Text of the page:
Eric Lei ’20 presents research aimed at identifying users in wireless systems during the CURB Spring Symposium Forum May 2 in Duffield Hall.

Student research has CURB appeal

It’s a simple task for humans: Sort plants by the colors of their pots. For robots, though, it’s a much more arduous undertaking.

In a project blending technical savvy with lofty ambitions, a multidisciplinary team of Cornell undergraduates designed and built an autonomous robot capable of recognizing and handling potted plants.

Michael Pocress ’21 presents research on China's Belt and Road Initiative. Pocress is part of the Hunter R. Rawlings III Cornell Presidential Research Scholars Program and conducts research at the Emerging Markets Institute with Lourdes Casanova, senior lecturer at the SC Johnson College of Business.

“Climate change is becoming an issue, and there’s a growing need to increase efficiency in greenhouses and farms without increasing the cost of human labor,” said Yohan Sequeira ’19, a biological engineering major in the College of Agriculture and Life Sciences (CALS). “A robotics approach can maximize output without using more resources on farms.”

The student project was one of 84 presented at the 34th annual Spring Research Forum, May 2 at Duffield Atrium, hosted by the Cornell Undergraduate Research Board (CURB). The student-run symposium provides a space for undergraduates to present scholarly research in front of an audience.

For the robotics team, success depended on combining expertise in engineering, biology and computer science. The team approach is something Sequeira appreciated.

“Digital agriculture is becoming increasingly important, especially here at Cornell,” he said. “CALS is a huge pioneer and leader in this space, and that’s inspiring.”

The CURB forum aims to recognize student research achievement and provide a venue to communicate their work in a scholarly environment.

“One of the biggest challenges for science or humanities, or any kind of research, is to be able to communicate results effectively,” said Zain Mehdi ’20, of the CURB symposium committee. “We strive to encourage undergraduate research from all disciplines, and have them be proud of the work they’ve done.”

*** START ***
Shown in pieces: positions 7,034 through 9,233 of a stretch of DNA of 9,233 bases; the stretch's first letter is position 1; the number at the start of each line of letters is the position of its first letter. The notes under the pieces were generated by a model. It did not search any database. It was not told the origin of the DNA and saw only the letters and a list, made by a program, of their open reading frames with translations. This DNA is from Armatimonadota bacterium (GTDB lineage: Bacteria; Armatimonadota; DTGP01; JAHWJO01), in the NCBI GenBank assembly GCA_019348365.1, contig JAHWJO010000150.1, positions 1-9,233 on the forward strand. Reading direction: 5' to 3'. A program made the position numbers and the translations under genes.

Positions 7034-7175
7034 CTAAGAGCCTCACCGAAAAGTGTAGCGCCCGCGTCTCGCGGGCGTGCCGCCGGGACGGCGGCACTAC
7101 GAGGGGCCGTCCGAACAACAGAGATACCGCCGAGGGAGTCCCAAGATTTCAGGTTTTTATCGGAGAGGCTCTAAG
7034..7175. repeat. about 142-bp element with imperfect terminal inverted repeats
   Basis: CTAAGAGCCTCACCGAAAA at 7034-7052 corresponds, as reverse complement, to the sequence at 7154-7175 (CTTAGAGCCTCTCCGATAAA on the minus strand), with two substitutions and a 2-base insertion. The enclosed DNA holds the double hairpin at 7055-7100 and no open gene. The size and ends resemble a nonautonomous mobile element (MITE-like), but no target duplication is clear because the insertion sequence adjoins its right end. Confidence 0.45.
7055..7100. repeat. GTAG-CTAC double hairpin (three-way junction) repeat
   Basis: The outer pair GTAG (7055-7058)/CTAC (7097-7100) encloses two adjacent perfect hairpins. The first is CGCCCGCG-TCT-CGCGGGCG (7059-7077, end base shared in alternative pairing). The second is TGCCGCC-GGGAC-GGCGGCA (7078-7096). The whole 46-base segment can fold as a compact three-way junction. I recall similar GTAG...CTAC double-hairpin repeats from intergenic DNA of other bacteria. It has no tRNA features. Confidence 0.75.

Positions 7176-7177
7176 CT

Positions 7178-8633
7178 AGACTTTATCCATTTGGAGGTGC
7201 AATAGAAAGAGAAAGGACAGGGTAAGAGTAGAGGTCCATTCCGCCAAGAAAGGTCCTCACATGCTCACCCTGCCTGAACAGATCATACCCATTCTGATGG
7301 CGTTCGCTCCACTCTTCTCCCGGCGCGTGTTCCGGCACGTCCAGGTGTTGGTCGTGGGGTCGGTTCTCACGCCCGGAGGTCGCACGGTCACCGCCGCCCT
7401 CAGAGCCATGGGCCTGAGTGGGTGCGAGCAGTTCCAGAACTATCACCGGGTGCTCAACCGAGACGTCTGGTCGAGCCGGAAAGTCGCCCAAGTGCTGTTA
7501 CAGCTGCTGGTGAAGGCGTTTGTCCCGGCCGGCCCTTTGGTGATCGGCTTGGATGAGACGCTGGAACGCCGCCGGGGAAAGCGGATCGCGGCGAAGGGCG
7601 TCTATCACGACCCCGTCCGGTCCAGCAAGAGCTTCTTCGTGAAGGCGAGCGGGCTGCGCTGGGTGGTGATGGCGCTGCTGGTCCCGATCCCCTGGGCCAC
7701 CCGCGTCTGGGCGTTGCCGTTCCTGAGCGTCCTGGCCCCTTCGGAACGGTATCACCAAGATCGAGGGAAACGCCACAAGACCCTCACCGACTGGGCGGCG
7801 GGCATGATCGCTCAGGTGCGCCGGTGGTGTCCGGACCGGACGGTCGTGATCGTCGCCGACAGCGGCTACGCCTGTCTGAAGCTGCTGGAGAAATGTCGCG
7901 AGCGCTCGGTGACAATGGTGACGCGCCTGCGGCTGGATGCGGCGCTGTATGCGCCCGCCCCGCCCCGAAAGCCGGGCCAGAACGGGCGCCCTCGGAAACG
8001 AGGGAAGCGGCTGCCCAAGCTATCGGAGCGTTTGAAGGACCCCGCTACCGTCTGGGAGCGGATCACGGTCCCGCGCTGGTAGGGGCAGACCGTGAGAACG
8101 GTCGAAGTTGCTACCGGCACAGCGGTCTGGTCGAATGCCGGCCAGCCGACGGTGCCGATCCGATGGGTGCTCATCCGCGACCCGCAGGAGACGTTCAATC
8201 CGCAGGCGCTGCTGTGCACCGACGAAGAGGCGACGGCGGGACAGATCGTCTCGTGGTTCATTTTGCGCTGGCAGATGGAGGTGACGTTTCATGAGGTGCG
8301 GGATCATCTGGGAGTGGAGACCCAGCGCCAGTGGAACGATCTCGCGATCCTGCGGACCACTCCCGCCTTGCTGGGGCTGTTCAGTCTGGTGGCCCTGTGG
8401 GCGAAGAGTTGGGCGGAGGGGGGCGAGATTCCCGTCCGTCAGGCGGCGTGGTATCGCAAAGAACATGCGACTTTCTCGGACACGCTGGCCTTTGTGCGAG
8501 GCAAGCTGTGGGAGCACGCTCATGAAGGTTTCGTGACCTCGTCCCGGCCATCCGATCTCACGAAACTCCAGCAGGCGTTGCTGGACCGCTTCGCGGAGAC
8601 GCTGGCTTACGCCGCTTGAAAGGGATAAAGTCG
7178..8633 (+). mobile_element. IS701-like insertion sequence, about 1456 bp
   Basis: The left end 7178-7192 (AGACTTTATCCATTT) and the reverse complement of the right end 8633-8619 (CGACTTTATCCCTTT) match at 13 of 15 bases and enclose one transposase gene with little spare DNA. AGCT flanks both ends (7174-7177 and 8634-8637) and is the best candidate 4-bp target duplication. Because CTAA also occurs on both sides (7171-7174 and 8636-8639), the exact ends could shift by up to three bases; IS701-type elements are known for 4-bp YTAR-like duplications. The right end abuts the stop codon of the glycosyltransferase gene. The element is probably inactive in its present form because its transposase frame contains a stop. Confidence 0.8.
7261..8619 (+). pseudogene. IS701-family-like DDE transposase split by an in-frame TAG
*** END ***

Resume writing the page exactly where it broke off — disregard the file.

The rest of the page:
About a third of all presentations the past two years have been in the humanities, Mehdi said.

“We want to break down the stereotype that CURB is only about science,” he said. “We want to promote research of all kinds, and that includes English, history, public health, economics and other nontraditional research.”

Nobel laureate Harold Varmus, the Lewis Thomas University Professor of Medicine and a member of the Sandra and Edward Meyer Cancer Center at Weill Cornell Medicine, presented a guest lecture as part of the program.

Gillian Fennell ’19 considered a career in clinical psychology before a research experience in the Healthy Aging Lab pointed her in a new direction.

“I like asking questions that are really relevant and applicable to people’s lives,” she said. “Once I really dug into the ways you can use research to make healthy interventions for people and impact their lives that way, I was hooked.”

Fennell said the research and symposium experience prepares students for the next phase of their careers. In the fall, she will begin graduate studies in gerontology.

Danica Lee ’20, a biological sciences major in the College of Arts and Sciences, explored how social behavior impacts the gut microbiome in tree swallows. Creating her poster meant making decisions about the optimal way to present data in a clear and appealing way.

“Science is a collaborative process,” she said. “It’s important to share what you learn, and perhaps it can be adapted to a whole different system.”

Rob Raguso, professor of neurobiology and behavior, dropped in to learn about the projects and encourage the students.

“I remember what it was like being an honors undergraduate trying to crank out a thesis with a full load of courses and an uncertain future,” he said. “The symposium is a big moment for them – it’s a chance for them to tell their story.”

Scientific research teaches students to be diligent and scrupulous, Raguso said.

“The act of doing science is so important for our students to experience, and to experience with confidence,” he said. “Science is never over. Science is open-ended. We don’t know what we are going to get.”

No matter which direction they take their careers, Raguso said, the experience of researching a topic and presenting the findings has long-lasting, positive repercussions.

“They won’t think the same way again,” he said.

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Gillian Smith